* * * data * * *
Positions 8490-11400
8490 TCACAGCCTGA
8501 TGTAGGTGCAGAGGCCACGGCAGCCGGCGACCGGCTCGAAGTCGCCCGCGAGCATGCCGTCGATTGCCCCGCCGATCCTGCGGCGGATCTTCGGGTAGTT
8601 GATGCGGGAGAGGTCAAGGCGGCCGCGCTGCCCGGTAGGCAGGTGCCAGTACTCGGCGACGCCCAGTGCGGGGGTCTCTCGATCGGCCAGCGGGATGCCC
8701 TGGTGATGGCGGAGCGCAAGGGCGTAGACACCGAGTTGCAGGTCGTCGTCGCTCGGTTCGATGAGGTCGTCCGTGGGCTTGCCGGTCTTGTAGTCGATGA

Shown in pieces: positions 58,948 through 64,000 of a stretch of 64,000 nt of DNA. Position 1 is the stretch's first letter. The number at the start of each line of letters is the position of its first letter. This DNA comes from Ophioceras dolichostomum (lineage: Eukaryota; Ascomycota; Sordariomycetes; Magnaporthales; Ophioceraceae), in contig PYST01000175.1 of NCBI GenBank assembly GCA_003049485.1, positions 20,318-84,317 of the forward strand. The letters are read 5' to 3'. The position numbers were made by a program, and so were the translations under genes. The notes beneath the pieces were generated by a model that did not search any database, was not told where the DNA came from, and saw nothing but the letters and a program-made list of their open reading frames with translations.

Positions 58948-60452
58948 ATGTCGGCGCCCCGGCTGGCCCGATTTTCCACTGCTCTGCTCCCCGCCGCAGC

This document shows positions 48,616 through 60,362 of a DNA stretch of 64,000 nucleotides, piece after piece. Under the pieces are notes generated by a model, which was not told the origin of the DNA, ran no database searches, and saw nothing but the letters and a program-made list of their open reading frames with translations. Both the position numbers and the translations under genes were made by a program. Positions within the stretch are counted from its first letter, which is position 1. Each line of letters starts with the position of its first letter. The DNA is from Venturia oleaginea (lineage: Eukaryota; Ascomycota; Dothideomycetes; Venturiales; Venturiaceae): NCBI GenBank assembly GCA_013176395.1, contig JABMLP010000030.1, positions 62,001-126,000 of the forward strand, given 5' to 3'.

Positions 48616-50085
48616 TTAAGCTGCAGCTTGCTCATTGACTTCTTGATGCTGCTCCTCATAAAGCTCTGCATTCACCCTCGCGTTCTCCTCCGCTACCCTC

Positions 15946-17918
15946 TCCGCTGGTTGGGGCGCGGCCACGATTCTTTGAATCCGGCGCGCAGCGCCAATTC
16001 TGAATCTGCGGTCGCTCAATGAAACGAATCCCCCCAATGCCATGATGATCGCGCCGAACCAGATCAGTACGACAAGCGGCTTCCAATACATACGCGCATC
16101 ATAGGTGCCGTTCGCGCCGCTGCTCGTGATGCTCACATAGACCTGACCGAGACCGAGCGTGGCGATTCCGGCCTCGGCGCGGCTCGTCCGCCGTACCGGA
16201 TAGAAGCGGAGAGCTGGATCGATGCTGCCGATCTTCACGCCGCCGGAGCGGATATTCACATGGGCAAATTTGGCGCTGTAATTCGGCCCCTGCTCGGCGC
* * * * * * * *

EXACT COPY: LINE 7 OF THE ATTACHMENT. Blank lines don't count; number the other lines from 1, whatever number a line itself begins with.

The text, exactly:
Positions 58948-60452